Perennial Vines

(This article was first published in The Gateway Gardener April 2006 issue.)

By Barbara Perry Lawton

an image of Boston ivy

Boston ivy

Perennial vines offer good solutions for many landscape design challenges. They can screen for privacy and they can hide an unsightly utility area. Vines can serve as attractive “walls” to separate different sections of your garden. When grown on an arbor, they can create a cool shady oasis. Vines can cover an ugly shed or camouflage an architectural feature that you dislike. Vines also can serve as groundcover on a steep slope. Perennial vines are too often forgotten as beautiful solutions to difficult gardening situations.

Climbers and Clingers

Some so-called climbers like climbing roses are really ascending shrubs that usually need to be tied to their supports. True vines climb by means of tendrils, by twining or by clinging. Tendril-type vines include grapes and their cousin, porcelain berry. They have string-like side shoots that wraparound and grasp their supports. The twining vines like big-flowered clematis and bittersweet wrap their stems around their supports with a vice-hard grip. Clinging vines like the ivies and trumpet vine climb by means of small aerial roots that cling to rough surfaces.

Tendril and twining climbers require supports such as arbors, trellises and wires. Perennial vines are long-lived so make the supports of sturdy materials. Use plastic, copper or aluminum rather than other metals because they won’t rust. Use woods such as cedar, redwood or cypress that are known to last longer under outdoor stress. Treat wooden structures with preservative to extend their lives even further.

Plant the clingers against stone or brick walls, not against wooden walls. They can damage wood by holding moisture under their aerial rootlets, causing it to rot. You can grow clinging vines against frame buildings if you grow them on trellises that are far enough away from the wooden wall to allow good air circulation. These trellises should be hinged so that they can be folded down when the wall needs painting.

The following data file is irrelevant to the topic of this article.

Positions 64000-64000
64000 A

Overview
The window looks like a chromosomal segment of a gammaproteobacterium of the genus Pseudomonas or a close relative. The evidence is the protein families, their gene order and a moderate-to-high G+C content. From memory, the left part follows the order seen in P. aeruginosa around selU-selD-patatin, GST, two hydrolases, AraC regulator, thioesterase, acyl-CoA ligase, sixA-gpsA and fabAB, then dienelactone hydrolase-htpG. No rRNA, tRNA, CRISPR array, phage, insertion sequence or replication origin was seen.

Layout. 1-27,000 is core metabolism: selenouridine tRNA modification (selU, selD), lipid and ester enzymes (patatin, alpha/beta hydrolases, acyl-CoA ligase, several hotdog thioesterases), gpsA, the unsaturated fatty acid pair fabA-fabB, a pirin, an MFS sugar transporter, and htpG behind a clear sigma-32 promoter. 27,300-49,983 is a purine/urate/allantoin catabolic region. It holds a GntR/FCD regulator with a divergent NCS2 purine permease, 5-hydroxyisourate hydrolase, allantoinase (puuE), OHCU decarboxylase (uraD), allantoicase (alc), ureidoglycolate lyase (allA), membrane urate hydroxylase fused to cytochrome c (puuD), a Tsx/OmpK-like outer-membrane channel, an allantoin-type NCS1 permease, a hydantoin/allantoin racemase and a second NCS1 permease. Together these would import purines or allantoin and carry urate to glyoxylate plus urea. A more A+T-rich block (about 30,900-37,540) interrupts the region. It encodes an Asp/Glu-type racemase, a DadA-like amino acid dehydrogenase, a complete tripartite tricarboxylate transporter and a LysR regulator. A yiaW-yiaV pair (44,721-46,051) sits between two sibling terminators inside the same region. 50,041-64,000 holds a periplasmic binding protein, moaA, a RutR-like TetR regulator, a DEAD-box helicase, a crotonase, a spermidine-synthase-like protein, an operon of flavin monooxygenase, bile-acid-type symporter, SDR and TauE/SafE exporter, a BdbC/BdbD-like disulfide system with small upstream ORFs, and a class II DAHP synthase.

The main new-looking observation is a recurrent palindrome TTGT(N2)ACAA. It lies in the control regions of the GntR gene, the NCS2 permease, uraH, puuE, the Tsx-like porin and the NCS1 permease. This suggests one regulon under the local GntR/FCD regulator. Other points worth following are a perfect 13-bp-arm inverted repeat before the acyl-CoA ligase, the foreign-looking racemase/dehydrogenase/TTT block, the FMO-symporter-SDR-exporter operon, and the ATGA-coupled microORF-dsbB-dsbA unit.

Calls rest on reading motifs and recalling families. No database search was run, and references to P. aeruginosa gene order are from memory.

Growing Perennial Vines

If you buy bare-rooted perennial vines, for best results plant them early in the spring when they are still dormant. If they are in containers, you can plant them any time you can work the soil. Fertile, well-draining soil will result in vigorous vines. Train young plants in the pattern you want them to take. You may want to temporarily tie them to the supports with soft, removable ties such as soft strips of cloth.

Know what kind of exposure the perennial vines require. For instance, clematis should have its foliage and vines in full sun, but its roots shaded for best results. Virginia creeper, on the other hand, will grow very well in quite a bit of shade. If vines are not growing well, feed them in early spring—I like a balanced slow-release fertilizer. An old saying that is true about many vines is: The first year they sleep, the second year they creep and the third year they leap.

A Sampling of Perennial Vines

To get you started on designing with perennial vines, here are a few of the better-known vines. These have proven themselves over and over in our demanding St. Louis climate.